Another wide spread bogey raised is the “rumoured GST rate of 27%”. Firstly, this is only a rate recommended by a panel set up by states. NIPFP, has recommended a rate in the band of 12-20%, 13th Finance Commission Task Force has said it should be around 12%, Kelkar committee has said it should be around 14%. Background material issued by ICAI says:

The GST rates in India are expected to be 12% to 20% for the 1st year, 12% to 18% for the 2nd year and 16% for the 3rd Year and onwards

Most importantly, Finance Minister himself has said 27% is way too high, and that the rate will be “much more diluted”. He also mentioned the 13th Finance Commission’s recommendation of 18% as a possible rate of GST. As of now it is fair to say, the rate will definitely not be as high as 27%, and it is too early to conclusively claim the rate will be so-and-so.

Continuing on GST rate, there won’t be one fixed rate for all products. Even under current state VAT regime, multiple rates are applied for different classes of goods. As per background material by ICAI, what we can expect is something like this:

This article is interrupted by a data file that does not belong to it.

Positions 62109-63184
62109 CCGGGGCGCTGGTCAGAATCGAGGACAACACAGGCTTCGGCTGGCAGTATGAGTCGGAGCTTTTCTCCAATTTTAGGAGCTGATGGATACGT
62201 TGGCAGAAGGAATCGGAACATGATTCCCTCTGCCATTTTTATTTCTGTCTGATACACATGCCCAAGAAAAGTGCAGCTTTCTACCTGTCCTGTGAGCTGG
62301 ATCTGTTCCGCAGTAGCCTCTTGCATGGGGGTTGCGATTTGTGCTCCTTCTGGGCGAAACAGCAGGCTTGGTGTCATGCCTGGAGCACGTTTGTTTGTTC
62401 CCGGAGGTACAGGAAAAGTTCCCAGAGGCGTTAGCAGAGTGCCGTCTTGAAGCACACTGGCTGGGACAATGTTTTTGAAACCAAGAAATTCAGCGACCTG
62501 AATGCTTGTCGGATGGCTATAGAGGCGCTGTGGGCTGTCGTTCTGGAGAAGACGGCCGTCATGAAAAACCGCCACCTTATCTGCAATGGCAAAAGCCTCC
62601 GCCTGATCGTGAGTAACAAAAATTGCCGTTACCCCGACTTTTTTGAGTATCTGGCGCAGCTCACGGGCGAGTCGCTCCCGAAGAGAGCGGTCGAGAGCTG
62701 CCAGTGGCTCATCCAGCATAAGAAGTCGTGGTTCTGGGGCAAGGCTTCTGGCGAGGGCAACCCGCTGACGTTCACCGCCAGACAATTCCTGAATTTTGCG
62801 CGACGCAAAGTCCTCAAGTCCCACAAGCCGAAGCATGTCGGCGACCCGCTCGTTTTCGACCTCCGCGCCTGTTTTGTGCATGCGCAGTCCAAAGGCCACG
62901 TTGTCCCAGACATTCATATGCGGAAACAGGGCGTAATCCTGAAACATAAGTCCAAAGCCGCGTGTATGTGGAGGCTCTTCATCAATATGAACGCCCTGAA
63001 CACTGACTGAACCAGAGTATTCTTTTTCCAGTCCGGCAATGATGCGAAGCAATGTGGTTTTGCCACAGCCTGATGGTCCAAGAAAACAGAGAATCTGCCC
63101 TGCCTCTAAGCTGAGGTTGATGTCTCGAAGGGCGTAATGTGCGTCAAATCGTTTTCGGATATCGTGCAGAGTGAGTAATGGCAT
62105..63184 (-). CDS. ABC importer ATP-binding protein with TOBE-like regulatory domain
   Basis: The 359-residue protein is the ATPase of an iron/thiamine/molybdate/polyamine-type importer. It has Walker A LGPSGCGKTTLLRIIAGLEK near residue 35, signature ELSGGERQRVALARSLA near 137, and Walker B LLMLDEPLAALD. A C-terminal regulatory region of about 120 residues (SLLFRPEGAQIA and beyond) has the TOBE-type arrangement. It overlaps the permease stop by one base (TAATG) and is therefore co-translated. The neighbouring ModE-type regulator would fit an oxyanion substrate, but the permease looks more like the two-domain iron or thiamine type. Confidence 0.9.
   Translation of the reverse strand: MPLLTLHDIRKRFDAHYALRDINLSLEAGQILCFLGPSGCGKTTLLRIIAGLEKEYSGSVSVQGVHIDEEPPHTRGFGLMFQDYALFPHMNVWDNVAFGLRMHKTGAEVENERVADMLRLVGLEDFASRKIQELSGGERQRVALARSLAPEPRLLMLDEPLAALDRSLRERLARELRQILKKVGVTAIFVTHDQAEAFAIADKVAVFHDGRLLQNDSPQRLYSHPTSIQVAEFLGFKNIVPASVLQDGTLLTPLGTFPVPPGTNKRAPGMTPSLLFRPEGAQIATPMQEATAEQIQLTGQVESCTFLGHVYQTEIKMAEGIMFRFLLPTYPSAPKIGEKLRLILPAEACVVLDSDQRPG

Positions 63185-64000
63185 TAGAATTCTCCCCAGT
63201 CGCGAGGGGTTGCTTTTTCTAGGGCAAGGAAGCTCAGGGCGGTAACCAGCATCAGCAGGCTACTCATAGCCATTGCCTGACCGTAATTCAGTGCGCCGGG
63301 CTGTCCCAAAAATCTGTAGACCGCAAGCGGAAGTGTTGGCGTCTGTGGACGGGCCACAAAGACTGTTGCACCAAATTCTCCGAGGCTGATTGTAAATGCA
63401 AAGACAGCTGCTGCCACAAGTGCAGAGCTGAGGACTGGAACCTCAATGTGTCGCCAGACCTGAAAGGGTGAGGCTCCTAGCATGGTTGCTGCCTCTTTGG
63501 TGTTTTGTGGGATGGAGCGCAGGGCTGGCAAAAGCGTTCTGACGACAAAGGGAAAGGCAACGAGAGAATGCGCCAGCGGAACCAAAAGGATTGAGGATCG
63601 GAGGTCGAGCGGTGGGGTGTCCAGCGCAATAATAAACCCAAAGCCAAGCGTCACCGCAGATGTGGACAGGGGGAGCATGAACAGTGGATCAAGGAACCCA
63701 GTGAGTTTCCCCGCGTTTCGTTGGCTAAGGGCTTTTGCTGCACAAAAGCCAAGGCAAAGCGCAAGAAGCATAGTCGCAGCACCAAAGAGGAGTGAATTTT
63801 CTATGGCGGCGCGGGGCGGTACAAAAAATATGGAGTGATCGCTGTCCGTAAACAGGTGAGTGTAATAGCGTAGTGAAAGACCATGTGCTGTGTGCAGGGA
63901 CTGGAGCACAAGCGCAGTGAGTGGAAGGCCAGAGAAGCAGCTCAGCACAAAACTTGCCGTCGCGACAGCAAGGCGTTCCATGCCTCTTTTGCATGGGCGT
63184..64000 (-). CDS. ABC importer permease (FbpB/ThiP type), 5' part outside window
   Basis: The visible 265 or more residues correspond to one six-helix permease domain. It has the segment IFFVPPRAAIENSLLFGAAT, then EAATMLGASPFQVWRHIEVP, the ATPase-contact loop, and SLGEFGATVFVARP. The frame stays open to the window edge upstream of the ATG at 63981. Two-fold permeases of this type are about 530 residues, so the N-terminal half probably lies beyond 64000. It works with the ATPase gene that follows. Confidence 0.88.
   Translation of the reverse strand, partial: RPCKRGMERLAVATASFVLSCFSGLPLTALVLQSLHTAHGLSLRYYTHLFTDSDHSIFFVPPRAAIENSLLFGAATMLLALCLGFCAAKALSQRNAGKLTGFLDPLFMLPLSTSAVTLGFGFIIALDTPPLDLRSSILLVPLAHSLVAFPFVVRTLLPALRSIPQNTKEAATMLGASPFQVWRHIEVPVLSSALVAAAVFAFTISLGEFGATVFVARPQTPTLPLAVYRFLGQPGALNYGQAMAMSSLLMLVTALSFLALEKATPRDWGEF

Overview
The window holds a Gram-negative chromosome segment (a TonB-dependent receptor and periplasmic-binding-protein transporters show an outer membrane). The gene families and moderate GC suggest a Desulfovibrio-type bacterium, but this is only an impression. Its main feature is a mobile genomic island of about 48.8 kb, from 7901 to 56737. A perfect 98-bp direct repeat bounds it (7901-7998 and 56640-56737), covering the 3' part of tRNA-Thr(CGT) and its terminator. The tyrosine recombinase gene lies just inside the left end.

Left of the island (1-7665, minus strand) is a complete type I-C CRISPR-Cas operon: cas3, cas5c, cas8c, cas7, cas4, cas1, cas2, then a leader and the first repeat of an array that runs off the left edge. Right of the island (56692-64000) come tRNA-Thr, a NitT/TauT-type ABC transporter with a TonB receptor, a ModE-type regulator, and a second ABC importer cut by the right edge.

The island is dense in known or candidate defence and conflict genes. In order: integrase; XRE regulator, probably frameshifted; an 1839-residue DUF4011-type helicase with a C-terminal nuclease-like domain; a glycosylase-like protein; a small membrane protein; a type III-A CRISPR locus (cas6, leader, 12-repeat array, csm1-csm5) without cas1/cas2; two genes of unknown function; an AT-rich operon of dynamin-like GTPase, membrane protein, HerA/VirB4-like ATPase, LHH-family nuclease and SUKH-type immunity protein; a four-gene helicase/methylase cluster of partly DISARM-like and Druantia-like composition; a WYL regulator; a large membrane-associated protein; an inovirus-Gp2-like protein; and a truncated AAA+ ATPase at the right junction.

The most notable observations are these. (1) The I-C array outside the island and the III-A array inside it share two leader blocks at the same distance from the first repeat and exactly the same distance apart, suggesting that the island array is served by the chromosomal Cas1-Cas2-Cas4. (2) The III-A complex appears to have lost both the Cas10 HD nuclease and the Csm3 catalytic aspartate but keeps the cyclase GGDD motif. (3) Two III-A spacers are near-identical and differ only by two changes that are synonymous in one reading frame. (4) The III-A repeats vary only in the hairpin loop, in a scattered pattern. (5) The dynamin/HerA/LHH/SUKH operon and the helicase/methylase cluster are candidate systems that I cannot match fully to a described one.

1. Merit rate for essential goods and services
2. Standard rate for goods and services in general
3. Special rate for precious metals
4. NIL rate
5. Floor rate with a small band of rates for standard rated goods or services

The 27% or 22% we are talking about is the peak rate, and the lowest rate will be zero for essential commodities.

But all will not be hunky-dory under GST. Contrary to popular belief, GST will not be “one single tax”. It will have 3 components, State GST, Central GST and the addition of both which will be Integrated GST. This is another “imperfection” but a necessary one. Also a caveat, most information about GST is still in “proposed” or “expected” zone, even some of the information above, because the act is still not framed, so one must exercise caution in making assertions.

In the larger scheme of things, one must realise this is an incremental reform. We cannot change the entire system in one shot. And even this incremental change has many hurdles. It is a transitionary process, which would take a few years to manifest completely, during which finer points can be tinkered with, to move towards the Ideal GST. Another key take-away from how GST has been handled by the Modi Government is that it is overwhelmingly wanting to make states an equal stakeholder in the nation building process and this is one of the many threads they have started to ensure states participate and become accountable. This must be appreciated.